Offgrid solution: Using discarded smartphone batteries to light up rural homes

Researchers at Kyung Hee University in Seoul, Korea, have come up with a model for recycling unspent lithium ion batteries from discarded smartphones into energy storage units for solar-powered LED lamps, Phys.org writes.

With an average consumer lifetime of just around three years, discarded smartphones are generating massive amounts of e-waste and also squandering potentially useful lithium ion batteries, which can last for about five years, according to the science and technology news website.

The plan by Kyung Hee University researchers would not only cut down on environmental but also provide storage for rural communities.

Boucar Diouf, a professor in the Department of Information Display at the university outlined the recycling and repurposing program this week in the Journal of Renewable and Sustainable Energy.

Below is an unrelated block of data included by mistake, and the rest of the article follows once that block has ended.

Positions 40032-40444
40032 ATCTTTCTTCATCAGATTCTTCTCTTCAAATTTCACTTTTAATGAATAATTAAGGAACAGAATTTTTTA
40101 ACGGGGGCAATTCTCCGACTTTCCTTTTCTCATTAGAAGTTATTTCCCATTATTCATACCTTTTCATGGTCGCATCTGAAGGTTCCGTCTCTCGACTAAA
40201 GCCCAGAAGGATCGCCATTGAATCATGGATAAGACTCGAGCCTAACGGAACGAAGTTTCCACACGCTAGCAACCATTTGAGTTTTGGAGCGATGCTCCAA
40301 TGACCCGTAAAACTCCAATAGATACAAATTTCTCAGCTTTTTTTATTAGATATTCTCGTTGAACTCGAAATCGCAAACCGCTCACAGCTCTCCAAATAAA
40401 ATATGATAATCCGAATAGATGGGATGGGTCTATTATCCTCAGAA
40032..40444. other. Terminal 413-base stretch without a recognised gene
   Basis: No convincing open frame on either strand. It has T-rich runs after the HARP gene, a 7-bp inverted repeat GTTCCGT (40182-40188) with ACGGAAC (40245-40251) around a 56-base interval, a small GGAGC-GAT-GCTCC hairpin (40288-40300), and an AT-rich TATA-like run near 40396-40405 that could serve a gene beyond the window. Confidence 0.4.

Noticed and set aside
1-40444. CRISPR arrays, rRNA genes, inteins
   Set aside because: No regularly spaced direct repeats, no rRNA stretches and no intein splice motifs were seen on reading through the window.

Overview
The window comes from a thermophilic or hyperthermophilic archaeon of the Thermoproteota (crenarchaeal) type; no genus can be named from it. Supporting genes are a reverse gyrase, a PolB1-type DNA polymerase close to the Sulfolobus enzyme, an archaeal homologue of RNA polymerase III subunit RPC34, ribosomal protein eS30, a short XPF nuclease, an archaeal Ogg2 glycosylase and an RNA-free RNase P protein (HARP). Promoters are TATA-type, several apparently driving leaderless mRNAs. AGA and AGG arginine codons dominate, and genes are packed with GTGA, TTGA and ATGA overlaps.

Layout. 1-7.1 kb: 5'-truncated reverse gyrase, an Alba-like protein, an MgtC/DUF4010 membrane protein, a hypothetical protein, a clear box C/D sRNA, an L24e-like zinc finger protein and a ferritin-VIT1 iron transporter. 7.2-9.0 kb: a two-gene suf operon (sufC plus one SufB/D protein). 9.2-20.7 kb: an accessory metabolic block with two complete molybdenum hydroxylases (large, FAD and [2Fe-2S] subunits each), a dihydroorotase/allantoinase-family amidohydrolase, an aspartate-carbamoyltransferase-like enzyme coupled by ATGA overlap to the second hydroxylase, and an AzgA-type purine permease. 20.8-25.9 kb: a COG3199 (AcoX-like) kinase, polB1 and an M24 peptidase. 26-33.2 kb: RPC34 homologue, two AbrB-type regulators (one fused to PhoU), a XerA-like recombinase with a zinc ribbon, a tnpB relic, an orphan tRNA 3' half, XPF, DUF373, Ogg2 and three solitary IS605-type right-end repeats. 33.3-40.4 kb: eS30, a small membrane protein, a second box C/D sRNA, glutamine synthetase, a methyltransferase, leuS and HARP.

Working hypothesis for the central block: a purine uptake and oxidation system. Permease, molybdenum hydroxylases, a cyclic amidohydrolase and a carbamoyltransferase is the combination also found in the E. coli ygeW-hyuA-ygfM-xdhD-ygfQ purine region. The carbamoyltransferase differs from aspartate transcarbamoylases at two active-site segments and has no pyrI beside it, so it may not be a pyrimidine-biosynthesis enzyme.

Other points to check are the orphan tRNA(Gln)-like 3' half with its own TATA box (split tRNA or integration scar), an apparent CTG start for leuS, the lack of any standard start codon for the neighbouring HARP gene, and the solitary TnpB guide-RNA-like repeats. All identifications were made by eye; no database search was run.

The program would consist of five steps: battery collection, testing and selection, system manufacturing, commercialization and installation.

Diouf adds that the candle and kerosene lamps used by homes in many rural communities are harmful, inefficient and more expensive than a small solar home lighting system.

"Using the battery of mobile phones in small solar home systems becomes obvious in order to make access to electricity easier to those who live without."

A standard lithium ion phone battery of 1,000 milliamp-hour capacity can power a 1 W LED lamp for about three hours, or a 0.5 W lamp — bright enough for reading and writing — for about six hours. When wired to a small solar panel, this maintenance-free system can last for about three years.

The researchers have also built a 12-volt system out of three mobile phone batteries of 3,100 millliamp-hour capacity each, with a 5 W LED lamp and a small solar panel, for less than $25. These systems can light up a room for about five hours each day and last for around three years without any maintenance, according to Phys.org.

Diouf plans to start pilot projects in Senegal and sub-Saharan African countries within the next year.